These things being premised, our principal assertion is, — That Christ alone is the author, institutor, and appointer, in a way of authority and legislation, of the gospel church-state, its order, rule, and worship, with all things constantly and perpetually belonging thereunto, or necessary to be observed therein. What is not so is of men, and not from heaven. This is that which we have proved in general, and shall farther particularly confirm in our progress. Hence, —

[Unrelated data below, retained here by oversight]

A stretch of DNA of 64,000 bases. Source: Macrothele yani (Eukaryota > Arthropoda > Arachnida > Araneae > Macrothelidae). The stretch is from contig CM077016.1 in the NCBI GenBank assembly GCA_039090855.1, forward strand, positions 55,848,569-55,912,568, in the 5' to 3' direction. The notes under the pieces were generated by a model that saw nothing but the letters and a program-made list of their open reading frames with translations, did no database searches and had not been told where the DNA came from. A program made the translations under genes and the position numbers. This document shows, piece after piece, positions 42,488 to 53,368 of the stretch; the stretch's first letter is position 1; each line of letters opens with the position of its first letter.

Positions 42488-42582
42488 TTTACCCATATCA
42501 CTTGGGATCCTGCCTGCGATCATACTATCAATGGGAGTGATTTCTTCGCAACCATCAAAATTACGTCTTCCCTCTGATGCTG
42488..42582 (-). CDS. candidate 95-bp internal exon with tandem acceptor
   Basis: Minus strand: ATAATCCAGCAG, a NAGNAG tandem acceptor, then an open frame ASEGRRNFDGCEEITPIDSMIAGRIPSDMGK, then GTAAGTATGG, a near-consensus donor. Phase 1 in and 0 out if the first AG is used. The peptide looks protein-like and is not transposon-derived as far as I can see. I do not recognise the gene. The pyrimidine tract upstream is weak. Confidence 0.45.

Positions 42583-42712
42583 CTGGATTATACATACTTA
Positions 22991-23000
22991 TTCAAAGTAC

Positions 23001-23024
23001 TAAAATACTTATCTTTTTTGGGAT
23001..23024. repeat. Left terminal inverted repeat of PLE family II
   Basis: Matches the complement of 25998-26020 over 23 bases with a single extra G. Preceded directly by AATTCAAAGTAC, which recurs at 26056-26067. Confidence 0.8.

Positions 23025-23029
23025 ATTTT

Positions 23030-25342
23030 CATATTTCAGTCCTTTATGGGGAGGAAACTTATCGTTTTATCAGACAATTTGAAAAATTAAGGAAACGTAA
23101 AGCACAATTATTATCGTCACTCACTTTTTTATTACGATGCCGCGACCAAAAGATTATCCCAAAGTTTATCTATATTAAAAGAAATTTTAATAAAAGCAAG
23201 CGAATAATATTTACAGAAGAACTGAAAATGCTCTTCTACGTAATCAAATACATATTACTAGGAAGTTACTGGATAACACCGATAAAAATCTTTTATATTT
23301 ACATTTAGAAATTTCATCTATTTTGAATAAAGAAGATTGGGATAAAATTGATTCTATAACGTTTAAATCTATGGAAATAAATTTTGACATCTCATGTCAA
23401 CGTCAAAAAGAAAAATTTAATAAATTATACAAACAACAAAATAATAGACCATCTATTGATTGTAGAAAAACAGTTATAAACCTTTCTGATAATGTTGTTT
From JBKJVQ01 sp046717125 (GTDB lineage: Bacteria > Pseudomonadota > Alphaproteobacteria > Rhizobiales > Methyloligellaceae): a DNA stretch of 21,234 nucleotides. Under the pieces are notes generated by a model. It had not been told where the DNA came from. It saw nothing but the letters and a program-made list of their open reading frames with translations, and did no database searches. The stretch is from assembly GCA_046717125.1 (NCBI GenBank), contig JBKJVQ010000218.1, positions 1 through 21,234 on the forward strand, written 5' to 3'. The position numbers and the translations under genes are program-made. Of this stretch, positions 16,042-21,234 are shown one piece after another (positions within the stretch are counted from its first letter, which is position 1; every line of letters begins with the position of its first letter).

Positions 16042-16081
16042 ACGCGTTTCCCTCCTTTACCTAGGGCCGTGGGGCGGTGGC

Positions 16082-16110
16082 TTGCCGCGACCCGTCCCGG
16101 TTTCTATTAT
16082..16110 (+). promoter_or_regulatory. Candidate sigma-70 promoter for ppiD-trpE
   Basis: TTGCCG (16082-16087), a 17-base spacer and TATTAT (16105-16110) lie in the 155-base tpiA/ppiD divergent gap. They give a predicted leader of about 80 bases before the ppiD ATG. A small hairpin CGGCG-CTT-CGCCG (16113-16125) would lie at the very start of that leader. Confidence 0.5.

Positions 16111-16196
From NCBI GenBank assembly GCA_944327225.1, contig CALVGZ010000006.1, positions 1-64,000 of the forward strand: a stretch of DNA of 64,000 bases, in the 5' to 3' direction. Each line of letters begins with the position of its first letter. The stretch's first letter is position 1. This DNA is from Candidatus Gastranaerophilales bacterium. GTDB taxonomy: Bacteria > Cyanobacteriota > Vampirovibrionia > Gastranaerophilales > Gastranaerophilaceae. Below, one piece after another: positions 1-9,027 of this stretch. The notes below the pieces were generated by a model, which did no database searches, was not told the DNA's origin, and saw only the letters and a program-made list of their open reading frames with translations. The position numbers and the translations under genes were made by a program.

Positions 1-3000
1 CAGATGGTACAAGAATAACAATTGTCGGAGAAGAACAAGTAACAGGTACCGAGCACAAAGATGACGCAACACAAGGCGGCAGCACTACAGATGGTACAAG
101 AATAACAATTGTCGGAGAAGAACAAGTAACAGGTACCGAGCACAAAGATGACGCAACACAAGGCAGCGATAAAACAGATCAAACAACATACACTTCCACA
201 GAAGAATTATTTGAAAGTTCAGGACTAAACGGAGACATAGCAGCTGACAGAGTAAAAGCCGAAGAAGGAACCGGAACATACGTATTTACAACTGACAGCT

6. There is no spiritual use nor benefit of any church-state, nor of anything therein performed, but what, on the part of men, consists in acts of obedience unto the authority of Christ. If, in any thing we do of this nature, we cannot answer that inquiry which God directs in this case to be made, namely, “Why we do this or that thing,” Exod. xii. 25–27, with this, “That it is because Christ hath required it of us,” we do not acknowledge him the Lord over his own house, nor hear him as the Son. Nor is there any act of power to be put forth in the rule of the church, but in them by whom it is exerted it is an act of obedience unto Christ, or it is a mere usurpation. All church-power is nothing but a faculty or ability to obey the commands of Christ in such a way and manner as he hath appointed; for it is his constitution that the administration of his solemn worship in the church, and the rule of it, as unto the observance of his commands, should be committed unto some persons set apart unto that end, according unto his appointment. This is all their authority, all that they have of order or jurisdiction, or by any other ways whereby they are pleased to express it. And where there is any gospel 245administration, any act of rule or government in the church, which those that perform do not give an evidence that they do it in obedience unto Christ, it is null, as unto any obligation on the consciences of his disciples. The neglect hereof in the world, — wherein many, in the exercise of church-discipline or any acts that belong unto the rule of it, think of nothing but their own offices, whereunto such powers are annexed, by human laws and canons, as enable them to act in their own names, without designing obedience unto Christ in all that they do, or to make a just representation of his authority, wisdom, and love thereby, — is ruinous unto church order and rule.